When Photo District News shuttered in January 2020, the industry shared a collective moment of grief the leading trade publication ended its extraordinary 40-year run. Emerald, the magazine’s owner, has just introduced the 2020 edition of The 30: New and Emerging Photographers to Watch, one of the most influential sources for new visions and voices around the globe.
Hailing from all walks of life, the thirty photographers featured in the 2020 edition capture the spirit of the times, offering a vivid snapshot of fresh political, cultural, technological, and aesthetic approaches at the forefront of the millennium. The artists on this year’s list, which includes Nolwen Cifuentes, Celeste Sloman, Rana Young, Giancarlo Valentine, and Yael Malka, employ a panoply of perspectives that push both the medium and the business of photography forward.
The 2020 edition of The 30 has been reinvented for a brave new world, one that requires us to consider new avenues of communication and create innovative business strategies necessary to meet the challenges of living in a time of COVID-19. With people more reliant than ever on digital platforms for information, connection, and commerce, The 30 introduces a series of free online educational sessions on PhotoPlus+, a new online network for photographers, focusing on career building in the editorial, commercial, and fine art markets.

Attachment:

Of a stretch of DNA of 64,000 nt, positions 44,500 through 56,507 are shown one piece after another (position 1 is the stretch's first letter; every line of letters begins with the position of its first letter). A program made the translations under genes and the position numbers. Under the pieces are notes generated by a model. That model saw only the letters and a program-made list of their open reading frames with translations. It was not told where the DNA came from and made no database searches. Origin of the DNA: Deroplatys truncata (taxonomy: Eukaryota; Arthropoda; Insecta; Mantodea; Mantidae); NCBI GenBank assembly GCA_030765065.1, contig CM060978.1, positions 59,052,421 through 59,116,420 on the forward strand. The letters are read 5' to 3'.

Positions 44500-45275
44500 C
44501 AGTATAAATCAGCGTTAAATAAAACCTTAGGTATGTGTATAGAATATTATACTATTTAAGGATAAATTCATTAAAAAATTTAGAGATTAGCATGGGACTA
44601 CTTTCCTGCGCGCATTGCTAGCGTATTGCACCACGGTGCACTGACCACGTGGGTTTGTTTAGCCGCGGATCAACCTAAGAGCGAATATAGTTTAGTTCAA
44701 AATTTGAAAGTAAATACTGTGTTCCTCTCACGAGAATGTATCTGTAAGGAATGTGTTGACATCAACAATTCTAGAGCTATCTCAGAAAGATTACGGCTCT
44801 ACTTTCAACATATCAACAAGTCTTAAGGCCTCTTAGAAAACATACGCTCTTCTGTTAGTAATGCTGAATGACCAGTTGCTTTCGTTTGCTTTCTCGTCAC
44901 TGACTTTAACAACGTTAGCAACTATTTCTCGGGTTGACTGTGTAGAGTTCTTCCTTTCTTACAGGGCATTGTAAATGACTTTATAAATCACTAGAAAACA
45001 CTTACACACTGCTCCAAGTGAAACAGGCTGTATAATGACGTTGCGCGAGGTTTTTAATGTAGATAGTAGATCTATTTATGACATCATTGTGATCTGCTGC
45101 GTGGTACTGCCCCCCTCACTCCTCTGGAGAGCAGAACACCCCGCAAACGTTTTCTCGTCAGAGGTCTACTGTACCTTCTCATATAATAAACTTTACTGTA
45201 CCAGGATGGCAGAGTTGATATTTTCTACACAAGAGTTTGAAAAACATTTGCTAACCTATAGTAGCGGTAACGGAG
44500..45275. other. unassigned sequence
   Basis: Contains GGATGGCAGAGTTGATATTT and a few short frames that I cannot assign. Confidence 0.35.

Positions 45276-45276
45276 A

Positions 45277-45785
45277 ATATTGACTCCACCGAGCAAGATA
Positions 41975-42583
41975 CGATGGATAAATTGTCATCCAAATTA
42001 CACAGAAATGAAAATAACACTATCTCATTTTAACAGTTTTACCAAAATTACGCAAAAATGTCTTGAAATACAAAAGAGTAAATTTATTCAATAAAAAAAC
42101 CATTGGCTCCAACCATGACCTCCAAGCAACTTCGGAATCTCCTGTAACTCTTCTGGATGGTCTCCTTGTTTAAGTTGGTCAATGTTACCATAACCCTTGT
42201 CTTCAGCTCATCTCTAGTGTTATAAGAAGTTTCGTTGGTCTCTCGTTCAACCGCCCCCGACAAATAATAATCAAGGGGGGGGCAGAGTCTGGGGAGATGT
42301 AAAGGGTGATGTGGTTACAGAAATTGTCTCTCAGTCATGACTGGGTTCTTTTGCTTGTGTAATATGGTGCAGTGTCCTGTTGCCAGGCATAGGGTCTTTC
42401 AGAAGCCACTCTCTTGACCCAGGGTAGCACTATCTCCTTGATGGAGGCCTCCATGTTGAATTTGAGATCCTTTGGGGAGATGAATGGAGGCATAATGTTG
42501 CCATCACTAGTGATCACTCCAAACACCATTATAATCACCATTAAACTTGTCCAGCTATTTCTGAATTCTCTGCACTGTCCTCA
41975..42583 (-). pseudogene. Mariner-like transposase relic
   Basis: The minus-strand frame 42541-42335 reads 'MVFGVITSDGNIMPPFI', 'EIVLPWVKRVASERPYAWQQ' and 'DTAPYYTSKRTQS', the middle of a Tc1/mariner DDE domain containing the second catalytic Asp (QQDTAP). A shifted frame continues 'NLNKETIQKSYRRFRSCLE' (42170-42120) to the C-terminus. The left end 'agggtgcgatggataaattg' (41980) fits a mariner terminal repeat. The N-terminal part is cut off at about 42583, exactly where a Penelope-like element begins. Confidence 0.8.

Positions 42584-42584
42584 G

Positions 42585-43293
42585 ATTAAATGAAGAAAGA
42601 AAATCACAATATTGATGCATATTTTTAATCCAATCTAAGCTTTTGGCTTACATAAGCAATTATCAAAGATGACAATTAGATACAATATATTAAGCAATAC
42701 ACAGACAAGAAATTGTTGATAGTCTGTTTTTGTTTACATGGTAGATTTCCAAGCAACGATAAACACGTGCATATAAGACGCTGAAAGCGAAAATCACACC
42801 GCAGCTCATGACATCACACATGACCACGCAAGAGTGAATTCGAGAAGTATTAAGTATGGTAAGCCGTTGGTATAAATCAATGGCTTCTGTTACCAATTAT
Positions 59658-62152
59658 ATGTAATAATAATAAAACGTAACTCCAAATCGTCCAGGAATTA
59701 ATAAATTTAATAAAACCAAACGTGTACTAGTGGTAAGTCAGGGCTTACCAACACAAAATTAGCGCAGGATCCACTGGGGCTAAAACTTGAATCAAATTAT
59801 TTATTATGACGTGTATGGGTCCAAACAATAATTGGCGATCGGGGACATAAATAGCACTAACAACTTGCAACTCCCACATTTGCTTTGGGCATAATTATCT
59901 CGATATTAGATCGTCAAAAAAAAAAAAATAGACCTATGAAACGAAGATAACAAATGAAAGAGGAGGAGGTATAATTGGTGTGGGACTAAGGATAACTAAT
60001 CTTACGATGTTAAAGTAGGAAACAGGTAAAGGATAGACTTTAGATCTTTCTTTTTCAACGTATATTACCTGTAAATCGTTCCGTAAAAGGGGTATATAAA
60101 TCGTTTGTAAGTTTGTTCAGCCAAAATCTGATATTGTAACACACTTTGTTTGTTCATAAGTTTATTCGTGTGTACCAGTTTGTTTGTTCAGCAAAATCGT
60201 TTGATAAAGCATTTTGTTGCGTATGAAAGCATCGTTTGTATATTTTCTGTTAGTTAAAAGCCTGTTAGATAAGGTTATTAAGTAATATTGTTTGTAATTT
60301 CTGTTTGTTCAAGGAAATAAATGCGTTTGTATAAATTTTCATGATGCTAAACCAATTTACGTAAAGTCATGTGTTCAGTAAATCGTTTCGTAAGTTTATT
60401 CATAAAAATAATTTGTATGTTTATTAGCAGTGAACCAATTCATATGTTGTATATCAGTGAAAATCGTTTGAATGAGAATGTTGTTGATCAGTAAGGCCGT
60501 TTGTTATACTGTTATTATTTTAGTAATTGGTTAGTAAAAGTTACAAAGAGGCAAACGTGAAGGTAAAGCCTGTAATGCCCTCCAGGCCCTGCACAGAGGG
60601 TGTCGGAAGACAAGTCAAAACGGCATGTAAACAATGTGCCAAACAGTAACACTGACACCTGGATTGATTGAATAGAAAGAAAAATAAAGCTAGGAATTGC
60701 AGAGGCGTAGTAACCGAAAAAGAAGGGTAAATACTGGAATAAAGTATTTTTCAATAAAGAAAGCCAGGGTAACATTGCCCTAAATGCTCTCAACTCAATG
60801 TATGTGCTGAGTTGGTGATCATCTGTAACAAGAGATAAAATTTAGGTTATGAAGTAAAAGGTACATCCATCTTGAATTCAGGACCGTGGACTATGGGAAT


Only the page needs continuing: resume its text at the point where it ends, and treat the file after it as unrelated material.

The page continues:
2020: A New Decade
“There’s a reckoning across the culture of how limited our understanding of the world has been,” says Conor Risch, Digital Strategy Lead for PhotoPlus+, Rangefinder, and WPPI. “These photographers are leading the conversation and expanding our understanding of the world we live in. They are creating opportunities for themselves by figuring out what’s really important to them in their heart and in their gut, then finding a way to make compelling work.”
Recognizing the need to take an expansive approach both geographically and conceptually, this year’s edition of The 30 brings together an international group more than 300 photographers from 38 countries nominated by over 75 industry professionals including New York Times photo editor Bent Lewis, photojournalist Chirag Wakaskar, photography director Tracey Woods, and book publisher Kris Graves alongside industry stalwarts Kathy Ryan, Nina Berman, and Ron Haviv.